Wednesday, May 26, 2010

World MS day

Crap...the stairway to heaven/a cure is steep indeed!

Imagine a day when everyone in the world got to experience a nice MS relapse!

Now THAT would be a true eye opener for many. I think even our caregivers would be surprised by the rebellion of our bodies and brains. Because really, you know, it is hard to describe the myriad symptoms, the pains, nerve issues, etc.

I do think our docs and researchers are trying very hard. I think for some, a sincere treatment without many side effects may be near. For me, the monoclonal antibodies work well, and I am VERY glad for them: my brain was so swiss-cheesy it still isn't funny. While I do fret a little about the future, nothing in me says I'm gonna give up, so I can fret, but right now things are manageable. It's like when I lost sensation in my right arm after being clobbered in a rugby game (the same injury which probably led to my back problems and herniated disk more recently)-- it sucked, but a couple of months of therapy made most of it better.

Perhaps as this MS day comes and goes, we can really think deep about our own reserves and powers... I'm not saying we can heal our mind by happy thoughts, but we can free ourselves from some worry and enjoy, endure, or observe the present with equanimity. That would be an admirable goal!

Friday, May 21, 2010

elements of argument

Ironically, as a prof who has to teach argumentation now n then, it is interesting to see fallacies and logical problems so rife among people who otherwise seems well-educated and/or rational.

I happen to be a member of a few not-always-well-respected groups (including educators) and am always astonished how insecurities and fear drive knee-jerk responses to them. Im sure a few MSers who happen by this blog might think "uhuh, dyke spic bitch fuck", but think about it: from whence comes the reaction? 'cause I'm not agreeable or accessible to someone?

I live in America. In AZ, where it's legal to carry a concealed weapon without a license. Into bars, even, unless posted. I'm not hugely fond of AZ, but should I choose to carry a gun (and I've even had law enforcement training for the feds), I imagine some people who have knee jerk verbal responses to my existence might be quieter.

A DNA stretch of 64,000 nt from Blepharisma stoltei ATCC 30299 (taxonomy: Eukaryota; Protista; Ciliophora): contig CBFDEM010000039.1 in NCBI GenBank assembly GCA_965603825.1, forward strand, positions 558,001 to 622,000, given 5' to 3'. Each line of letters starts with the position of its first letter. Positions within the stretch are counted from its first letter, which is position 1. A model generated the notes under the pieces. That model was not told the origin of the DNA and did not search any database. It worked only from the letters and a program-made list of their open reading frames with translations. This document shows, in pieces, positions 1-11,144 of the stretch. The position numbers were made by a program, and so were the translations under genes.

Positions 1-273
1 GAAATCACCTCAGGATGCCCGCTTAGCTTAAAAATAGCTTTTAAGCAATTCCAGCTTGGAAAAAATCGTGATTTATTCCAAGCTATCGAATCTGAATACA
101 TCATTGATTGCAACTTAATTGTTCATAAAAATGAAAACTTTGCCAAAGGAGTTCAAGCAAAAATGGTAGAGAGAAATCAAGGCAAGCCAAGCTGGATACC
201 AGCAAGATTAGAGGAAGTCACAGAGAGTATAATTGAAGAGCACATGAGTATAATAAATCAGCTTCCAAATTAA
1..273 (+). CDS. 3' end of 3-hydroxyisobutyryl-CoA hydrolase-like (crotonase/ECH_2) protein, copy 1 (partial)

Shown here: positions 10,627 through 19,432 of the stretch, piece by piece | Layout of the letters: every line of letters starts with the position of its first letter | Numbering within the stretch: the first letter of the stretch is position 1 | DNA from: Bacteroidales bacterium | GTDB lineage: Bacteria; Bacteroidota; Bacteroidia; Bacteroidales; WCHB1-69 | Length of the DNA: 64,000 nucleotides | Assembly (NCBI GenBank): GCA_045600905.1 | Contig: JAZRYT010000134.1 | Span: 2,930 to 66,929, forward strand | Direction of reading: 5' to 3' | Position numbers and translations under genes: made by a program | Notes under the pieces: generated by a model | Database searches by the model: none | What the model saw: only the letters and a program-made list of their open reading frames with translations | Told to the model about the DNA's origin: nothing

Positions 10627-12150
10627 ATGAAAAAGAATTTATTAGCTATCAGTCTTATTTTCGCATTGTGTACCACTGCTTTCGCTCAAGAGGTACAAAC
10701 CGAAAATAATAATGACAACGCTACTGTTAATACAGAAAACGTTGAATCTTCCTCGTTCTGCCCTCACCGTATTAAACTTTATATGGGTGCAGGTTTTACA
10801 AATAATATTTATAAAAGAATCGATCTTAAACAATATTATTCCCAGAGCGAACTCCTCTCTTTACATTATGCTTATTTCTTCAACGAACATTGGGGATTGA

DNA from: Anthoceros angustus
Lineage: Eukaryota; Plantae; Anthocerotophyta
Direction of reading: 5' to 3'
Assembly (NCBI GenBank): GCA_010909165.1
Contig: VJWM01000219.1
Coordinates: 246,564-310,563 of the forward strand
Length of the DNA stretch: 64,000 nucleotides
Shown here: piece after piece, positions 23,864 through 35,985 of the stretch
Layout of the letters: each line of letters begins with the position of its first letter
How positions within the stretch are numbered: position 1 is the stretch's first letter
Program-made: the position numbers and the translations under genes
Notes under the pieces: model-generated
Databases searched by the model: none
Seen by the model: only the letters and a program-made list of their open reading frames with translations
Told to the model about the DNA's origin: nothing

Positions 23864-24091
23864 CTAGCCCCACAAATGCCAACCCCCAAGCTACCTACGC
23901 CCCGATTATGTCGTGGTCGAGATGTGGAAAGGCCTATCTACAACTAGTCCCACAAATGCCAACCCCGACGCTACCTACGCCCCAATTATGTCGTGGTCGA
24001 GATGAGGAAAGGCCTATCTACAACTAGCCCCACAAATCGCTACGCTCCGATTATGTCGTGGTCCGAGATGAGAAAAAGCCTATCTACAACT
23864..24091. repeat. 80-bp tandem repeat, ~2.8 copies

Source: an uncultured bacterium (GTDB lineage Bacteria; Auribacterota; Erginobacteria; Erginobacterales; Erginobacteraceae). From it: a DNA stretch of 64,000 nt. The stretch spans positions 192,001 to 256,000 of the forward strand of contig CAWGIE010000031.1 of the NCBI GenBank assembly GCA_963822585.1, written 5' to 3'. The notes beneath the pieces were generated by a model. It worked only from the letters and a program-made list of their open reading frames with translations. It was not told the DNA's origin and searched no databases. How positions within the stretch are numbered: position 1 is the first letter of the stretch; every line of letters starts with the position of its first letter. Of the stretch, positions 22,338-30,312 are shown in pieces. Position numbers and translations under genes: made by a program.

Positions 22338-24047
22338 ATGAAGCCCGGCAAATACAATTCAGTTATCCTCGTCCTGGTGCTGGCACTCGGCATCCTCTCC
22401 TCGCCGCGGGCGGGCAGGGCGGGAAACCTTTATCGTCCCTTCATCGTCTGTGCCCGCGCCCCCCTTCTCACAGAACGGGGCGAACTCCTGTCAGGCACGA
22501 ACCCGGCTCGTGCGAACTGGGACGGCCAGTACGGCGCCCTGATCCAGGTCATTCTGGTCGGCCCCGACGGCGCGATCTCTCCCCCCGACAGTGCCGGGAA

But I don't want to carry a concealed weapon. I'd like to hope one day our American brains become as fast as our mouths. We're still reading as a nation at about 8th grade level. Many of us argue like a pingpong game-- back n forth, did not-did too style.

Argument fallacy 101-- Begging the question: treating an opinion that is open to question as if it were already proved or disproved. (thank you, LB Handbook, 11th edition)

Non sequitur: 'it does not follow'-- drawing conclusions from irrelevant evidence (ibid).

Anyway, desire springs eternal for my countrypeople. As does desire for a MS cure. But until then, civil discourse on all sides would be of value.

Health and love to all!

Saturday, May 15, 2010

My little boy

Tommy Lee, 1997-2009. Love you, baby!

Today would have been my catson Tommy Lee's 13th birthday. He died last year, Feb 7th, not even four weeks after I was diagnosed with MS.

Let's just say 2009 was a catastrophic year for me. I hadn't needed any more "character developing" moments in my life, and i always say, that which did not kill me just didn't try hard enough. I have a whole philosophy about hope, too, but that would take a lot of time.

His unconditional love, his sense of peace and grace were so tremendous... I would love to be him. We still have four cats, including his little brother Casy, who will be 8 on May 20th. But TL will always and forever be a huge piece of my heart and life. May he always be in peace, and hopefully, neve be reborn into this life-- I can wait to hold you again, my little boy. I love you.